Bread making was undertaken by the  Field to Fork team. Each child got their bread roll to take home. The story of wheat to bread was discussed to follow on from the farming session, discussing wheat grown on the estate.
 
The feedback from both staff and pupils was fantastic and very keen to undertake a similar event next year. The weather was kind to us on the day which helped hugely. A huge thank you was expressed by RHET Scottish Borders to Field to Fork at the Hirsel Estate and to all the other session providers. This day wouldn’t have been possible without the funding we received from the Blackhill Windfarm Trust.

 

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Borders Youth Theatre

Year Completed: 
2016
In January 2016 Borders Youth Theatre were awarded a grant of £2,000.00 from the Blackhill Windfarm Community Fund towards their Intergenerational Project.  
 
The purpose of grant was to contribute to the costs of two workers who will co-ordinate links and interviews between young people at Duns Primary School and older residents of the Duns area.  With a view to developing a piece of theatre to be performed for the wider community, based on the information collected by the students.
 
The balance of funding came from BYT funds.  Throughout the year, Trustees work hard to secure funding from a variety of sources.  In addition, Trustees and participants carry out fund-raising through bake sales, sponsored events etc.
 
A group of older residents from the Duns area met weekly with both Primary 7 classes from Duns primary school to share experiences and allow the young people to interview the older members to try to find out about life as a young person 50 or more years ago.  Along with this, the leaders worked with the young people on a series of activities to develop drama skills.  The young people then used these skills to develop pieces of drama based on the experiences they heard.  The Drama Leaders helped put these together as two performances which were given to the rest of the school and to the older group, parents, friends and local residents.  The project was embraced by the whole community and was a great success.
 
The core group comprised two primary 7 classes from Duns Primary School - a total of 55 pupils  and a group of around 15 older residents.  (Some were not able to attend each week).  The performances were seen by the rest of the pupils in the school and by around 85 people from the local community.
Although the main benefit was to the core groups, the effect on the whole small community was considerable.  The general feeling at the start within the older group is that they are ‘helping the young people.  In fact, the project is as much for their benefit and, by the end, most appreciate this to be the case.  The benefits to the young people are seen in the summary of their feedback comments.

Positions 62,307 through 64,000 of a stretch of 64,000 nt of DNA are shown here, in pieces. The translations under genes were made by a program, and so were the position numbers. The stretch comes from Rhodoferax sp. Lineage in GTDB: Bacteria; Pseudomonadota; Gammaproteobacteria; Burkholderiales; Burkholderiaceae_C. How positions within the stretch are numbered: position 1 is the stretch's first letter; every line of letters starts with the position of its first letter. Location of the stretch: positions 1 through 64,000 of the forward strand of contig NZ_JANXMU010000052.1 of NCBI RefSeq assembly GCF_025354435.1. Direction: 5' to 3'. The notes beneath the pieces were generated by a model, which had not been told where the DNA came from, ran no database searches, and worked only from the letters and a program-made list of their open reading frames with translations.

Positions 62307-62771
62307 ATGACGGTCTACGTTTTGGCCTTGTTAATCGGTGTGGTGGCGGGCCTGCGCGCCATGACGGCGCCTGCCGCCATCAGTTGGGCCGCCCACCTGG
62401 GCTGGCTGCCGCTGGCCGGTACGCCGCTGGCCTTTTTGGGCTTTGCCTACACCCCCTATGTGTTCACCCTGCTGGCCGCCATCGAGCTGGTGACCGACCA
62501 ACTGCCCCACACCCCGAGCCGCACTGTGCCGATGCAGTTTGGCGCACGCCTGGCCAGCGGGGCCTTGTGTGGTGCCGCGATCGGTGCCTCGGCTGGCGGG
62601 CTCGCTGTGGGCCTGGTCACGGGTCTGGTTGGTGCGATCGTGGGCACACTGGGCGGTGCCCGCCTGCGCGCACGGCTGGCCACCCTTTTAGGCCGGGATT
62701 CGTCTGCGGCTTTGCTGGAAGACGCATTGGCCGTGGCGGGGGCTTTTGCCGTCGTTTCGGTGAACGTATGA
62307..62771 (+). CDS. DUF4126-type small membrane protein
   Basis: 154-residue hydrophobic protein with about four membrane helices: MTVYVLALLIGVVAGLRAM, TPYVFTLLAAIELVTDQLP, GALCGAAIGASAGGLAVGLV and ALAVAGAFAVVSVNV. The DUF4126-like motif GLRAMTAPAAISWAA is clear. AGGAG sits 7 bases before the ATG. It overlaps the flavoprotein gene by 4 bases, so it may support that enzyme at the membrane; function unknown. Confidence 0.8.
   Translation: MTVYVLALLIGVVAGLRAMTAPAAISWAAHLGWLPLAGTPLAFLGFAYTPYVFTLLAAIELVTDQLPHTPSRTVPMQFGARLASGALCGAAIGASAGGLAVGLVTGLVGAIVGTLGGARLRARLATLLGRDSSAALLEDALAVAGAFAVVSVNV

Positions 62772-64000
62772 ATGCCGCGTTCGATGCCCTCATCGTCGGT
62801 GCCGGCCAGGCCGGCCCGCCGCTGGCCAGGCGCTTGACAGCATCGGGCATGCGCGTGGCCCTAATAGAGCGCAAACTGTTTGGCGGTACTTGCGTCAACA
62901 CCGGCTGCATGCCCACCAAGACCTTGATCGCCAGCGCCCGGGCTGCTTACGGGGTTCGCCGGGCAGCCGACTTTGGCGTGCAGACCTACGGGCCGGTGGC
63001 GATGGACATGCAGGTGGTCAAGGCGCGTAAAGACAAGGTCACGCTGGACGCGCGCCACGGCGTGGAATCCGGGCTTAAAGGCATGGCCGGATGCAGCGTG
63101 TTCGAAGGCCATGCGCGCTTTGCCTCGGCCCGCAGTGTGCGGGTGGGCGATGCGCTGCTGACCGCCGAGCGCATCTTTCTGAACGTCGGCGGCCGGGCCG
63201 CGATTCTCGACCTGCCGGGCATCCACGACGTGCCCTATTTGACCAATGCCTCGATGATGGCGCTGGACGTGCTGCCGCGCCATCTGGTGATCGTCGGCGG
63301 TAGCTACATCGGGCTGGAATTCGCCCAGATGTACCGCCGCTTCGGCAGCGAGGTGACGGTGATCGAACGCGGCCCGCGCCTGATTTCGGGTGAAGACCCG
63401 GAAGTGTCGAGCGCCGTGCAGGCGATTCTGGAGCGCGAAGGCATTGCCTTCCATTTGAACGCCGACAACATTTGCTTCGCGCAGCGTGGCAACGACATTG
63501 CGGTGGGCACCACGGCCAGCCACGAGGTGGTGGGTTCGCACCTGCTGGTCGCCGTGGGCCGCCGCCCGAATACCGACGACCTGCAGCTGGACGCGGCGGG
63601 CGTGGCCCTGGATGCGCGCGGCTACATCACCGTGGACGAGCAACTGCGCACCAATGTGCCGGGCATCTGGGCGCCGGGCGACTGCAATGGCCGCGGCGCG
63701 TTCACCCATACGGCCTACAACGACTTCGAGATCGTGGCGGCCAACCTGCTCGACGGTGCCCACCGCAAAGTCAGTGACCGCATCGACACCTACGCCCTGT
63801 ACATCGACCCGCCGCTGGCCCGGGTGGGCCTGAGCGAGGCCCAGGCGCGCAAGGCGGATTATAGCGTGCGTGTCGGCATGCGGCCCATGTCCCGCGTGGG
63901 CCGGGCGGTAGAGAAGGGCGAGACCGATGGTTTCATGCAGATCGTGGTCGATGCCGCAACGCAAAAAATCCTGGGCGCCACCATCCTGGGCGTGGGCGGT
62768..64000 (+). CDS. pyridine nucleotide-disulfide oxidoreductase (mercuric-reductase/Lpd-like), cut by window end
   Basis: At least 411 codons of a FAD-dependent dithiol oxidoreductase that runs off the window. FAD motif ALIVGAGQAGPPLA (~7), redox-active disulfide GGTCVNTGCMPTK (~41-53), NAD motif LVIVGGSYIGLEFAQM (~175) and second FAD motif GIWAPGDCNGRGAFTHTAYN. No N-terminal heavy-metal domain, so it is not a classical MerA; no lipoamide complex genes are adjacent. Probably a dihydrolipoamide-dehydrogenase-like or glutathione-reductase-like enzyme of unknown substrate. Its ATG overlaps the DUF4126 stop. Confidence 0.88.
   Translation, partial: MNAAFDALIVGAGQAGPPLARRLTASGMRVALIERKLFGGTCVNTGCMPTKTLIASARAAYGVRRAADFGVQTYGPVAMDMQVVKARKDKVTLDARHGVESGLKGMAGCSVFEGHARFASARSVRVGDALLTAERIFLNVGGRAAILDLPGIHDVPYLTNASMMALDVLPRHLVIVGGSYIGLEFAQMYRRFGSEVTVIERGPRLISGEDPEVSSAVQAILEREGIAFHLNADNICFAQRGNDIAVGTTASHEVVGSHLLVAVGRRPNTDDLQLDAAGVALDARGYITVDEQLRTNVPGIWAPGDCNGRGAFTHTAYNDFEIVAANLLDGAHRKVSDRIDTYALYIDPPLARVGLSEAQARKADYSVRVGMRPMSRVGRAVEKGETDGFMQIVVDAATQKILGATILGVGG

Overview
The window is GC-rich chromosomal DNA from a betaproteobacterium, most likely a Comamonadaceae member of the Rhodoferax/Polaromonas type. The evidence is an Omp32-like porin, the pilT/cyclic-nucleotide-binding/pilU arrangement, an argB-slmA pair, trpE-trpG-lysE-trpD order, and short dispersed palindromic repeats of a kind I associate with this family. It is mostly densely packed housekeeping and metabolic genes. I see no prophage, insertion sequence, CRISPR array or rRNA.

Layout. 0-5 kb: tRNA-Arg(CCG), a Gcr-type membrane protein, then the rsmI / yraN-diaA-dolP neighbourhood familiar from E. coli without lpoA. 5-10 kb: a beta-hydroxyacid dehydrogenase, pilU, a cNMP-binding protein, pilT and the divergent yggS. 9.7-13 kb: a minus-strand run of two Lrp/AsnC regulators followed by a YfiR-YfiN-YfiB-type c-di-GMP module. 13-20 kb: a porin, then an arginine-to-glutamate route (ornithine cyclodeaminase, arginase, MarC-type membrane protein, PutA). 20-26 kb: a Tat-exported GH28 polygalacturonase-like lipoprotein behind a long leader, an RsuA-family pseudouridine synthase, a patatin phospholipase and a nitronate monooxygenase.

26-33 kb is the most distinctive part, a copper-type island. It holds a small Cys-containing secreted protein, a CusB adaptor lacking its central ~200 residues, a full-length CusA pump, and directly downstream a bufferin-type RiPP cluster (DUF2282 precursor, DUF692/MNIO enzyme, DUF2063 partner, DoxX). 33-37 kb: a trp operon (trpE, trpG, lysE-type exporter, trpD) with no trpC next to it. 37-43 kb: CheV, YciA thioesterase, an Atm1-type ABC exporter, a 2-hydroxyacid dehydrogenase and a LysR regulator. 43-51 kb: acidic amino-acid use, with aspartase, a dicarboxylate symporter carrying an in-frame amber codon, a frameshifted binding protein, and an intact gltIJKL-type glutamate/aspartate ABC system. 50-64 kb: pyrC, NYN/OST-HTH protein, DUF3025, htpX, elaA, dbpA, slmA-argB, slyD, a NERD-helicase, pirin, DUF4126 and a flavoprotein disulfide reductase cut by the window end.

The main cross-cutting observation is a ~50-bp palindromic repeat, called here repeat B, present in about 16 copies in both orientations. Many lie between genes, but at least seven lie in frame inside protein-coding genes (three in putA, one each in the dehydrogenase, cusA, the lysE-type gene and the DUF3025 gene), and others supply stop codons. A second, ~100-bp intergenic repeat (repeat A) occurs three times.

In addition to our project, three of the older group worked separately with the classes on a ‘Family Journeys’ project.  This was a useful spin-off which can continue in the future.
This was the latest in a series of projects we have been able to offer in Scottish Borders, mostly in the Berwickshire area. Following a pilot, these have developed successfully and are now well establishes as an excellent addition community project.  Schools and communities are very keen to be involved and we work hard to secure funding to satisfy these requests,  Without the grant from Blackhill Windfarm Community Fund we would not have been able to deliver this project. There are two long-term impacts, one on Borders Youth Theatre and one on the Duns Community.  Firstly, as noted above, positive comments about the project continue to spread and we have a number of requests from other schools and communities.  We have also had requests from some of the older people to be included in future projects, even outside their own community.  We are planning the next project which will link with LIVE Borders Project Officer/Education and Outreach Officer with a view to future work on ‘Saving and Sharing: Stories of the Scottish Borders in World War One’ project.  As noted above, some of the older Duns residents continued to work with the young people and it is hoped that such links will continue.
 
For over 25 years, Borders Youth Theatre (BYT) has been providing high quality drama experiences for young people across Scottish Borders.  Through working with experienced professional leaders, young people gain new skills, particularly in communication; they develop creative and social skills and gain self-confidence; they work as part of a community.  These skills are essential in everyday life.  They also lead to excellent future opportunities, not just in Drama and Theatre, but in a wide variety of areas requiring these skills.  BYT provides weekly drama sessions run by experienced professionals in a variety of locations across the Borders for young people aged 8 to 25.  At present, these are in Duns, Jedburgh, Kelso, Melrose, and Selkirk. Fees are £4.50 per workshop paid termly. (unchanged for 4 years) BYT also performs acclaimed larger scale performances through the year, mainly during school holidays.  Around 150 young people are involved with BYT every week and many hundreds have benefited over the years
 
Although BYT contracts experienced professionals, the organisation is run by volunteer Trustees.  The Trustees are always looking for interested people willing to give a little time to help with organisation.